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LDI market dominated by three fund managers
17 June 2013
Legal & General, Insight and BlackRock control 90% of the industry, says KPMG
Legal & General
Three fund managers, Legal & General, Insight and BlackRock, dominate the liability driven investment (LDI) industry that grew 11% in 2012 to cover £446 billion of UK pension scheme liabilities, according to the 2013 KPMG LDI survey. Now 686 UK pension scheme mandates employ LDI and although a number of fund managers are entering the market, the provision of LDI remains dominated by the big three of Legal & General, Insight and Blackrock, which combined control some 90% of the market based on notional value.
Whilst the market continues to be dominated by the ‘big three’, growth has not been confined to them, noted Tom Brown, head of investment management, at KPMG. “Fund managers with both medium and large LDI businesses have added to their number of mandates over the year, although at the smallest end of the market the results were more mixed. And the fund management industry is optimistic about the future for LDI,” he said.
The big three also dominated the ‘pooled’ funds market, although here it was less marked as they accounted for a combined 61% of notional liabilities hedged, according to KPMG’s analysis.
With continued volatility and uncertainty around the direction of interest rates as the world emerges from the financial crisis, removing uncertainty, where cost effective, and focusing on seeking opportunities for growth appears to be the focus for UK pension schemes, according to KPMG.
Other key findings from the survey include: with 35 percent of mandates having extension triggers in place, any yield reversion should see the industry witness significant growth. Given the macro environment and record low nominal yields, it follows that the strongest growth has been in hedging inflation risks.
The LDI market has witnessed increasing appetite for pension schemes to use wider derivative strategies to capture return seeking exposures such as equity and credit to drive returns as well as hedge risks. And 80% of LDI managers believe their greatest source of new business will be from pension schemes new to LDI.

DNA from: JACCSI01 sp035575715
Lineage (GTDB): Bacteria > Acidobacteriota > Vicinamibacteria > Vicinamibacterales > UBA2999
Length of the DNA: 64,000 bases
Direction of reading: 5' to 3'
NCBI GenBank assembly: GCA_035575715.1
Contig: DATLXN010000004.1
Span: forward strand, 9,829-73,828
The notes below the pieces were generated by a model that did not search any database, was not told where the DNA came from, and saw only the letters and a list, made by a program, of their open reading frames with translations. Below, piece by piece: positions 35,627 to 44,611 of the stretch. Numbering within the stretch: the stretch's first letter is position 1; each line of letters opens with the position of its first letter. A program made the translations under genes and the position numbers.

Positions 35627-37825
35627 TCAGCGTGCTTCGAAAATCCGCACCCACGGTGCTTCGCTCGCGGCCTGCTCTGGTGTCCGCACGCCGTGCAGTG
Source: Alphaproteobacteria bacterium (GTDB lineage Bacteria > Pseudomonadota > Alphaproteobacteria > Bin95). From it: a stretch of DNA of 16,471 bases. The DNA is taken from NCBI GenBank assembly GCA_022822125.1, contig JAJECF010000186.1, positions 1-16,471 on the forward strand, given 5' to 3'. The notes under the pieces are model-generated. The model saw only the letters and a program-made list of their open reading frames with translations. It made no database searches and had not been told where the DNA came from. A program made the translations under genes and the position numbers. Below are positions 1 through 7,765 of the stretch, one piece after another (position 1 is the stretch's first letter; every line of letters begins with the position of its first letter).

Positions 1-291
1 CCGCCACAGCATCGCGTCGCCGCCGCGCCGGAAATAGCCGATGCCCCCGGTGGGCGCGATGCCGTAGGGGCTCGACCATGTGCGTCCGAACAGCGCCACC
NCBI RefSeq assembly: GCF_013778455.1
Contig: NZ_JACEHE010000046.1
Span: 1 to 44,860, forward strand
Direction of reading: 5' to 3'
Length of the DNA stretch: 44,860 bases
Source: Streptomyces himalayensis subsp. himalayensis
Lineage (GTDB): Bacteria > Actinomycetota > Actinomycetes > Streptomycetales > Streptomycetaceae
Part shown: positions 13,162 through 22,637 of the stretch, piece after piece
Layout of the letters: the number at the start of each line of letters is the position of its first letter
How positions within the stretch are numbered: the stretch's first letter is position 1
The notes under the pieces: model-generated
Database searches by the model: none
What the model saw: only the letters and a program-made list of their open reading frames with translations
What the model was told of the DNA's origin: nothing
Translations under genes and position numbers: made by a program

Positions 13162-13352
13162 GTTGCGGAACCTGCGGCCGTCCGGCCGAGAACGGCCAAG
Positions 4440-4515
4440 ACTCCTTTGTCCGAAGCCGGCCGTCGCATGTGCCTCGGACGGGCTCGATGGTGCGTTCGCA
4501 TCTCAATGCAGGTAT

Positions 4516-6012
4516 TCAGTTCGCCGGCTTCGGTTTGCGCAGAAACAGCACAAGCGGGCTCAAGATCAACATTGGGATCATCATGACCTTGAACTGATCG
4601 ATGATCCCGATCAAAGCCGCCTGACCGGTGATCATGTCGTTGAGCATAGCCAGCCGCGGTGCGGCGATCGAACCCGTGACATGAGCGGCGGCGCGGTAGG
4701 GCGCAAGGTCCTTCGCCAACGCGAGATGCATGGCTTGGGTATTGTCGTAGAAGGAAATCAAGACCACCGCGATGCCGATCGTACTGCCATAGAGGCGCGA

Pension schemes continue to look for ways in which to reduce funding level risk. In an environment where cash is king, derivative based strategies appear to be a popular way of controlling key risks whilst freeing up assets that can earn a premium invested elsewhere. “This is why we have seen growth in both LDI and Synthetic Return Generating strategies over the last year,” said Barry Jones, head of LDI research at KPMG.
“The continued development of propositions by smaller LDI players looking to challenge the market appears fully justified. The question remains whether these players can take significant market share from the big three in the segregated space which accounts for the vast majority of LDI assets in the UK,” added Jones.
According to KPMG, LDI is just one of the tools in the toolbox to effectively manage pension scheme risk and should be treated holistically alongside longevity hedging, insurance solutions, benefit changes/liability management, funding strategies and volatility controlled growth strategies.
The survey indicates that the majority of the 30 institutional managers surveyed believe that yields will rise relative to what is priced into the market over the next three years. If true, pension schemes yet to implement LDI would benefit from waiting for yields to rise. Despite this expectation, pension schemes increasingly seem to be seeing low yields as the new normal.